In the days that have followed the enactment by Arizona Governor Jan Brewer of the Support Our Law Enforcement and Safe Neighborhoods Act, repercussions have sounded throughout the nation and the world. Legislators and larks have decried the decision by the people of the Grand Canyon State and their elected representatives to proactively enforce existing federal immigration laws, thus beginning the burdensome process of retarding the unlawful invasion of the United States from across the porous southern border. Lawsuits and lamentations dog the new law set to go into effect by the first of August.
Chelene Nightingale is no stranger to politics. For the past five years, Chelene has been a leading constitutional activist, organizing many rallies and marches in California, including the "Free the Texas Three" march for Deputy Gilmer Hernandez and Border Patrol Agents Ignacio Ramos and Jose Compean in Hollywood.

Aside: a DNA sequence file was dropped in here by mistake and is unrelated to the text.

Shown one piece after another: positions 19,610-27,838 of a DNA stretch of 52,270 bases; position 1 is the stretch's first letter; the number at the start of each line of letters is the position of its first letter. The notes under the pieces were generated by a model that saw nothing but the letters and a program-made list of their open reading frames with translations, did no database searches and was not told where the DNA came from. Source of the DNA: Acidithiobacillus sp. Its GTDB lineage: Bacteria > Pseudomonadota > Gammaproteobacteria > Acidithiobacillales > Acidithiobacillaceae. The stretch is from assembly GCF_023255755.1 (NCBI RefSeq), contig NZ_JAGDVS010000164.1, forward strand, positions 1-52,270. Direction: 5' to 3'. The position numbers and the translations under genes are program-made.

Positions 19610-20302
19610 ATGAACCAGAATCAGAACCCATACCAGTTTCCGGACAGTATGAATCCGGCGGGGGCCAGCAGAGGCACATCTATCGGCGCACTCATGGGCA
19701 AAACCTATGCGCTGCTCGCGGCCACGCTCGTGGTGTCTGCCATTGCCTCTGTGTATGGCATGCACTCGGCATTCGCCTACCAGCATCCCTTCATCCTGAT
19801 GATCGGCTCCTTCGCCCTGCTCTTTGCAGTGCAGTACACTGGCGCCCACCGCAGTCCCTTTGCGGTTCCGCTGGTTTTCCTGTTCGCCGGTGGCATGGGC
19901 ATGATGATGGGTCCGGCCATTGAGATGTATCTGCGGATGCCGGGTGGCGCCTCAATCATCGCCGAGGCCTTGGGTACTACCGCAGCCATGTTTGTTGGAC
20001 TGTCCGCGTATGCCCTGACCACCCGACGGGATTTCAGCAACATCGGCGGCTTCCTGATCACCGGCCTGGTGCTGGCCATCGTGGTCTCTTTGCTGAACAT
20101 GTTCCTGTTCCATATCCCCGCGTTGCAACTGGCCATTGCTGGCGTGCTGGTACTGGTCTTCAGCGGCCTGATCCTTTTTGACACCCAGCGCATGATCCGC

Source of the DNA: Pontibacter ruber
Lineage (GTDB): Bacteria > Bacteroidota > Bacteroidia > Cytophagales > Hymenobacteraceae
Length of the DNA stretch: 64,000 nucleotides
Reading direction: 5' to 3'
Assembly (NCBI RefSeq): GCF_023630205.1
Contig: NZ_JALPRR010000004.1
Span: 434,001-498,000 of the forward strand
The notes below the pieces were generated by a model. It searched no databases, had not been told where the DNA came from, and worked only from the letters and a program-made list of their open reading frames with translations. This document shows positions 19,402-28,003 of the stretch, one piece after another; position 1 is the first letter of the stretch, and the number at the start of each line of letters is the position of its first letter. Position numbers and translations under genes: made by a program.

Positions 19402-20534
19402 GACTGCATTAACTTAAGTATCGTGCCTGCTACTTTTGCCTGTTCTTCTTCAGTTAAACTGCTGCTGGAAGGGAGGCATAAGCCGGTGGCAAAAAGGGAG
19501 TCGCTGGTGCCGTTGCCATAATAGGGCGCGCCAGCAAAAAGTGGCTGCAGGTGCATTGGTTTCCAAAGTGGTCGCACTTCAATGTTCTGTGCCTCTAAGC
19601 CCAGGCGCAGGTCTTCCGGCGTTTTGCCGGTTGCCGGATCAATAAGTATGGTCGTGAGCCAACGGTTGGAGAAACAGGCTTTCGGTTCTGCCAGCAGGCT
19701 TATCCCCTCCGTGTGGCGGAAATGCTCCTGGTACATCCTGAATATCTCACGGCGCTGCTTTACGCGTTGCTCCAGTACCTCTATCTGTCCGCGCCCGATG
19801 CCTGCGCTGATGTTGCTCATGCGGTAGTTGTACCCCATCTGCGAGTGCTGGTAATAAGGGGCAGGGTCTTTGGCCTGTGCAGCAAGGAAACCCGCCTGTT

Living in New York has long cost an arm and a leg. Now dying there may cost a kidney and a heart. Under a proposed law, all state residents would automatically be enrolled as organ donors — without their consent.
When French economist and legislator Frederic Bastiat accused “disseminators of subversive doctrines” of “concocting the antidote and the poison in the same laboratory,” he might — were he alive to see the follies of our day — have American healthcare in mind.
The state of Alabama offers driver's license tests in Japanese, Korean, German, Arabic, Chinese, Farsi, French, Greek, Russian, Spanish, Thai, and Vietnamese. And English. Tim James, a Republican candidate for Governor, says that's 12 languages too many.